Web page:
Lobar pneumonia and bronciectasis.final.22 07-2013..pm.

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Lobar pneumonia and bronciectasis.final.22 07-2013..pm.

  1. 1. PATHOLOGY PRACTICAL 1
  2. 2. •LOBAR PNEUMONIA •BRONCHIECTASIS 2
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  7. 7. 1.COMMUNITY-ACQUIRED BACTERIAL ACUTE PNEUMONIAS (BACTERIAL) Streptococcus Pneumonia Haemophilus Influenzae Moraxella Catarrhalis Staphylococcus Aureus Klebsiella Pneumoniae Pseudomonas Aeruginosa Legionella Pneumophila 2.COMMUNITY-ACQUIRED ATYPICAL (VIRAL AND MYCOPLASMAL) PNEUMONIAS (NON-BACTERIAL) Influenza Infections Severe Acute Respiratory Syndrome (SARS) 3.NOSOCOMIAL PNEUMONIA 4.ASPIRATION PNEUMONIA 5.LUNG ABSCESS 6.CHRONIC PNEUMONIA Histoplasmosis, Morphology Blastomycosis, Morphology Coccidioidomycosis, Morphology 7.PNEUMONIA IN THE IMMUNOCOMPROMISED HOST 8.PULMONARY DISEASE IN HUMAN IMMUNODEFICIENCY VIRUS INFECTION PULMONARY INFECTIONS 7
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  13. 13. N O R M A L C X R 13
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  23. 23. • The specimen is a slice of the left lung. • The upper lobe is relatively normal, except for an old scar near the apex of the lung caused by tuberculosis. • The major abnormality is that the lower lobe is uniformly consolidated (airless and solid) due to lobar pneumonia, with inflammatory cells and exuded plasma filling the airspaces. • The shaggy material on the pleural surface is fibrin, a protein derived from fibrinogen in exuded plasma. 23
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  30. 30. • Microscopic Appearances: • Sections through the lower lobe show dilated, congested blood vessels in the alveolar walls. • The alveolar spaces are filled with inflammatory cells, mainly neutrophils, and inflammatory exudate, including fibrin. • There are large aggregates of fibrin on the pleural surface. 30
  31. 31. • Pneumonia is an acute inflammation of the airspaces of the lung, usually caused by bacterial infection. • This woman died of pneumonia affecting an entire lobe of the lung, before the advent of antibiotics. • Nowadays, it is uncommon to die in the acute stages of lobar pneumonia because Streptococcuspneumoniae ("the pneumococcal"), which is the bacterium that typically causes a lobar distribution of pneumonia, is sensitive to various antibiotics. • However, there is an increasing incidence of pneumococcal resistance to Penicillin - usually the most effective antibiotic in this situation. 31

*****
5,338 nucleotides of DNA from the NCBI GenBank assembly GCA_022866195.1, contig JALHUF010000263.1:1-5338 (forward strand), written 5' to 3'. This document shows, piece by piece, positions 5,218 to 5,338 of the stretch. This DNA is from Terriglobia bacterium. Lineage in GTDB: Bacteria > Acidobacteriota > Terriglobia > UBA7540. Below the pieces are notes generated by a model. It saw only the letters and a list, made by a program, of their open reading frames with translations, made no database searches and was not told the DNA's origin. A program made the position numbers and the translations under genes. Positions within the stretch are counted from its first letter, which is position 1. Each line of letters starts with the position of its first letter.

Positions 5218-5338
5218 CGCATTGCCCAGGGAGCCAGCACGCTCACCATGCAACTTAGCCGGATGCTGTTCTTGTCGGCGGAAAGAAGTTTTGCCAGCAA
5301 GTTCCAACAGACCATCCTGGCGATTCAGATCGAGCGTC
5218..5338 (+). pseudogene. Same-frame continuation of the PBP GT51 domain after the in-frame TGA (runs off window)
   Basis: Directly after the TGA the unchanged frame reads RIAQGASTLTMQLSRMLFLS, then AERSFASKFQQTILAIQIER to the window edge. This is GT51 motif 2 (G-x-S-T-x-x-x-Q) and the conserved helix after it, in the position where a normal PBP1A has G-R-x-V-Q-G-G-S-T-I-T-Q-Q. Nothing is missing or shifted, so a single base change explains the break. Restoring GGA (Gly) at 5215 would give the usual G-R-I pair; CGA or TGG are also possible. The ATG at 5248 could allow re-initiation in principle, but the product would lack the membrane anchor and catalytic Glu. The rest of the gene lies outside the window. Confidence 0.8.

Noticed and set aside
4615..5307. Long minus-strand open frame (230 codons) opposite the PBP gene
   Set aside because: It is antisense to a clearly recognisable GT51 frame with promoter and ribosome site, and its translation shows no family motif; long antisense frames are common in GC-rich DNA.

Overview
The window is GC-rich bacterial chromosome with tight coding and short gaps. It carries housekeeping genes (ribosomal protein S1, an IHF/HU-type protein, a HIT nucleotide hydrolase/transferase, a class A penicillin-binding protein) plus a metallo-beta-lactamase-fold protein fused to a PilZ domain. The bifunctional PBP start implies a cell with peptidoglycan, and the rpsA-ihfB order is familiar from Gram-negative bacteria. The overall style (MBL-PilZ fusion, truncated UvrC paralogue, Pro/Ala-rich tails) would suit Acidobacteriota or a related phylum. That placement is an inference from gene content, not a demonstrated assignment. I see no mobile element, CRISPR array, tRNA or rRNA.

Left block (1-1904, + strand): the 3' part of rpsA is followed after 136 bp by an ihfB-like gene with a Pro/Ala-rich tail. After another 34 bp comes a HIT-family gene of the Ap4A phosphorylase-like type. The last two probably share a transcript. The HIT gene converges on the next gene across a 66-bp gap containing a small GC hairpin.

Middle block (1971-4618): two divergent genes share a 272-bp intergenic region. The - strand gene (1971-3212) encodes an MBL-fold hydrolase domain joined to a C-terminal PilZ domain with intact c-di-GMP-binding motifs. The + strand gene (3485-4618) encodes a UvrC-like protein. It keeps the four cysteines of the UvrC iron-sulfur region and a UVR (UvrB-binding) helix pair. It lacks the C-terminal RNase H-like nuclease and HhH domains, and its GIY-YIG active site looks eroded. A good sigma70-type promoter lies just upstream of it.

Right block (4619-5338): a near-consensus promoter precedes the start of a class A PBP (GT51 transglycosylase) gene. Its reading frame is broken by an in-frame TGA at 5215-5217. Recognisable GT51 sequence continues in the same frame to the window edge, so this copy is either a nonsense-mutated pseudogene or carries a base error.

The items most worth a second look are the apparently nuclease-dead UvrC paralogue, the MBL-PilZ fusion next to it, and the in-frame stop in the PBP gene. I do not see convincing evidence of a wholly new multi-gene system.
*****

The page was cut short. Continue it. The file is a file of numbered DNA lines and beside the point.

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  33. 33. VIRAL PNEUMONIAS • Frequently “interstitial”, NOT alveolar 33
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  35. 35. BRONCHIECTASIS 35
  36. 36. Definition • Abnormal and irreversible dilatation of bronchi and bronchioles greater than 2.m.m. in diameter developing secondary to inflammatory weakening of the bronchial walls. • Persistent cough with expectoration of copious amounts of foul smelling purulent sputum. • Post infectious cases commonly develop in childhood and early adult life. 36
  37. 37. Aetiology • Hereditary and congenital factors • End bronchial obstruction • Infections. 37
  38. 38. Infections-Micro-organisms • Measles and Pertussis • Adeno & Influenza virus • Bacterial infection with virulent organisms: S.aureus, Klebsiella Anaerobes • Atypical mycobacteria • Mycoplasma • HIV • Tuberculosis • Fungi 38
  39. 39. IMPAIRED HOST DEFENCE • Local causes: End bronchial obstruction • Generalized impairment: 1. Immunoglobulin deficiency 2. Primary ciliary disorders 3. Cystic fibrosis 39
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  42. 42. • Persistent or recurrent cough with purulent sputum. • Hemoptysis • Initiating episode: Severe pneumonia, or insidious onset of symptoms or asymptomatic or non-productive cough – dry bronchiectasis in upper lobe, • Dyspnoea, wheezing – widespread bronchiectasis or underlying COPD. • Exacerbation of infection: Sputum volume increase, purulence or blood. 42
  43. 43. DIAGNOSIS • Clinical • Radiology: Chest XR: May be non-specific mild disease – normal XRC advanced disease – cysts + fluid levels peribronchial thickening, “tram tracks”, “ring shadows” CT Scan: Peribronchial thickening, dilated bronchioles. • Sputum culture: Pseudomonas aeuruginosa, H.influenzae. 43
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